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The Collegian

The Student News Site of Tarrant County College

The Collegian

The Student News Site of Tarrant County College

The Collegian

Gandhi influenced King, Islam, professor says

By Linah Mohammad/se news editor

As part of the Changing America series, SE history assistant professor Bradley Borougerdi presented The Ties that Bind: Transnationalizing the American Civil Rights Movement to more than 70 students and staff Feb. 12.

He discussed the international influences on the Civil Rights Movement, including how Mahatma Gandhi influenced Martin Luther King Jr.’s civil disobedience and the effect Islam had on Malcolm X and the Nation of Islam.

When students think of the Civil Rights Movement, they tend to think of it as a national movement that took place within U.S. borders, Borougerdi said.

“No society ever developed in isolation,” he said. “Nations develop interconnectedly. They do not develop in a vacuum or isolated bubbles but rather are a result of mutual exchanges and encounters.”

Gandhi, the famous example of nonviolent civil disobedience, was one of King’s major influences. Gandhi tried different kinds of methods to end the British colonization of India including strikes, fasting, prayer groups and marches.

“Gandhi’s ways were basically all designed to promote the idea that you do not cooperate with the oppressor,” Borougerdi said. “That is the key to making change with nonviolent resistance. It is not passive. You do not sit back idly and allow people to oppress you.”

According to him, nonviolence is the opposite of being passive. It gives all kinds of emotions and uncomfortable feelings for the oppressor. Nonviolence exposes their hatred and animosity.

By the 1930s, Gandhi’s ideas of fighting back had influenced black Americans fighting racism.

“Freedom did not begin when slavery ended,” Borougerdi said. “We created slavery with another name. There are various different ways of keeping people oppressed.”

Howard Thurman, then a Howard University professor, heard these ideas and traveled to India to meet Gandhi.

“Thurman was amazed by this great leader,” Borougerdi said. “He wanted his help. He wanted to use his strategies. What Gandhi told him was ‘Practice. Practice. Practice.’”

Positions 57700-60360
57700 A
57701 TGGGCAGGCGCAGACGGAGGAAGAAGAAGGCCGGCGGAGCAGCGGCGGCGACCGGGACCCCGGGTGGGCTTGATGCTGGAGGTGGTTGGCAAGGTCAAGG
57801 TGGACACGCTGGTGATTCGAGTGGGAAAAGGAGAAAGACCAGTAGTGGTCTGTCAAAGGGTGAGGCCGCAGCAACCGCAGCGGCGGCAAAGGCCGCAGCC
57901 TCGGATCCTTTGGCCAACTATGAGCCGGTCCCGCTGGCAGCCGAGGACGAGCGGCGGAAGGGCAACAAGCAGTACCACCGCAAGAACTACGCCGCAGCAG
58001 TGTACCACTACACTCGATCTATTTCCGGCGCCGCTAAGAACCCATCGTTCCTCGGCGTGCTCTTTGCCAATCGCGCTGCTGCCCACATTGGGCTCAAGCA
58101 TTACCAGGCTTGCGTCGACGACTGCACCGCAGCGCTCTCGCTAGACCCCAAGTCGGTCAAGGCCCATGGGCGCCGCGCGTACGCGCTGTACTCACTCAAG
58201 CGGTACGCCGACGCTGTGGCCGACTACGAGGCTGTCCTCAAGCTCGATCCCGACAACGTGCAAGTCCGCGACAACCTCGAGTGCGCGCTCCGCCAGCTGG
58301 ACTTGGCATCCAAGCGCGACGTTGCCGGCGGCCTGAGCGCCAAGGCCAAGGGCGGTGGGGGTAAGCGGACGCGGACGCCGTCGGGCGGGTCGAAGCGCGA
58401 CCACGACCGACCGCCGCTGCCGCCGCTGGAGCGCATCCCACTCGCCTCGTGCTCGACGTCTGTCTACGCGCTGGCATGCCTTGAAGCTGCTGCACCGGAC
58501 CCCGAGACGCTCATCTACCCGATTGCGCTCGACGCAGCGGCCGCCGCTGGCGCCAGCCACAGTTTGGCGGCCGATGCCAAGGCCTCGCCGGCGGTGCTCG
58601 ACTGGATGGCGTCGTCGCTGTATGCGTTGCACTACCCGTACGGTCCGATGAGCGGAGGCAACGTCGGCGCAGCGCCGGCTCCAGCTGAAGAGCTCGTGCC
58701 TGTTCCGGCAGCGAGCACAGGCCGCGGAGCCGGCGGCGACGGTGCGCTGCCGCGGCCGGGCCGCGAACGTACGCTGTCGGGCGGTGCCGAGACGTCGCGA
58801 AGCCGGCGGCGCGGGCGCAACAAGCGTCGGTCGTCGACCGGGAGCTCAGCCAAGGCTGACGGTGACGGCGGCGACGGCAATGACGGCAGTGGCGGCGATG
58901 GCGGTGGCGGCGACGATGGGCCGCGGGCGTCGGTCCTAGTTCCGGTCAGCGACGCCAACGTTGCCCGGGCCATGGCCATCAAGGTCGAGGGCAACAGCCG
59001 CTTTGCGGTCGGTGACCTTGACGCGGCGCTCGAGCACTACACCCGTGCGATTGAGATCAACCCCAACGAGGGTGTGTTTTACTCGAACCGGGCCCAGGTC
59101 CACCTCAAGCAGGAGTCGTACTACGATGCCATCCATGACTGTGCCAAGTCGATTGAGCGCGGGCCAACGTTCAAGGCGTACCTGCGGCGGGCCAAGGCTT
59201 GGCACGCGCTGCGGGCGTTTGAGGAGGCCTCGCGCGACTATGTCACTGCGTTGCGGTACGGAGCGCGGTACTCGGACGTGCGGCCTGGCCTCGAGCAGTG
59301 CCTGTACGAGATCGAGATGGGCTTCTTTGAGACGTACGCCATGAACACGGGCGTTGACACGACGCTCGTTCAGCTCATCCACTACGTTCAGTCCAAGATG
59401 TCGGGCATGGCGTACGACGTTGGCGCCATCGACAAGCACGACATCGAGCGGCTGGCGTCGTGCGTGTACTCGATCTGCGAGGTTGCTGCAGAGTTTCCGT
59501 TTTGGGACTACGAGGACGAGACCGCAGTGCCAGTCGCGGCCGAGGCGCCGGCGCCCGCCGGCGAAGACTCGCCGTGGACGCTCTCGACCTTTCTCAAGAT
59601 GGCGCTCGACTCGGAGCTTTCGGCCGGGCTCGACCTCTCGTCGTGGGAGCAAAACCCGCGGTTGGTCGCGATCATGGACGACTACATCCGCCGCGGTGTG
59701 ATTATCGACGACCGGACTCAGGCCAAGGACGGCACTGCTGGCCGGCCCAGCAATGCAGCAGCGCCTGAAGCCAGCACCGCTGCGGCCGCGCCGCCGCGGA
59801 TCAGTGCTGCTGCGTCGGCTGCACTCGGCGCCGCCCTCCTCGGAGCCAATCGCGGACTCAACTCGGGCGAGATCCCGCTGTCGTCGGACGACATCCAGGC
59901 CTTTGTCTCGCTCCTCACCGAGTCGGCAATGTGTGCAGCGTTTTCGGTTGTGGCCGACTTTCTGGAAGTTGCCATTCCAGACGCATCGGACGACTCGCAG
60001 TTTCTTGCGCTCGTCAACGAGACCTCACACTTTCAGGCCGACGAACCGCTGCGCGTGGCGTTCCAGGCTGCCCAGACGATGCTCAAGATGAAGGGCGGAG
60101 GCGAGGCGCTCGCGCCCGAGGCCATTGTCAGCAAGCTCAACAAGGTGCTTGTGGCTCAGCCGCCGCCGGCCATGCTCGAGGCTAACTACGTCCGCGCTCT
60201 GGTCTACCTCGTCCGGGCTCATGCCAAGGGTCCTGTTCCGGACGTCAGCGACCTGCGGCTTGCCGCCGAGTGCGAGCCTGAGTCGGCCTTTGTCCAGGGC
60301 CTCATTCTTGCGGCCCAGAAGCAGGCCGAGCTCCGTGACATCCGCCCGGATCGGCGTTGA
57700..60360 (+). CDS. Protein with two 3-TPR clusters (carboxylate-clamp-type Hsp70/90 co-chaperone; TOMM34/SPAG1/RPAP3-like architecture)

Gandhi advised Thurman to stop cooperating with the white population and deny them the services of black people.

Another black American who went to India to meet with Gandhi’s students was Mordecai Johnson, who stayed in India for a year. When he returned, he gave a lecture about his trip. Among the audience was King.

The Black Nationalist Islamic Movement, another movement of the 1960s, was the most powerful movement to galvanize black Americans in an organized association.

“In order to talk about this movement, I need to talk briefly about Islam,” Borougerdi said. “Two very important words that resonate with Muslims: elegance and simplicity. That’s the beauty of Islam and the Koran. Despite differences of your race, your color, your ethnicity, if you accept the religion, you can be a member of the religion.”

The rise of W.F. Mohammad, who became the founder of the Nation of Islam, came during a time when many figures were perceived as prophets or Mohammad incarnated such as Marcus Garvey, Noble Drew Ali and Elijah Mohammad.

While Elijah Mohammad was in jail, he converted blacks who were there as well. Malcolm X was one of them.

“The Nation of Islam saw themselves as the holy original nation,” Borougerdi said. “They saw themselves as emerging from Mecca not from Africa.”

The Nation of Islam wasn’t Muslim at all. Malcolm X traveled to Mecca, Egypt, Sudan … etc. and met real orthodox Muslims. However, he saw the Nation of Islam as a good way to unify black Americans, Borougerdi said.

“The speech was very deep,” said SE speech instructor Rebekah Adderley, who attended Borougerdi’s presentation. “I did not know most of the external influences he talked about.”

SE dietetics student Maysoun Hassan said he had very strong points, and the speech was informative.

“I wish he could have spoke for another hour,” Hassan said. “I was very interested.”

Adderley agreed: “I might need to sit in one of his classes!”

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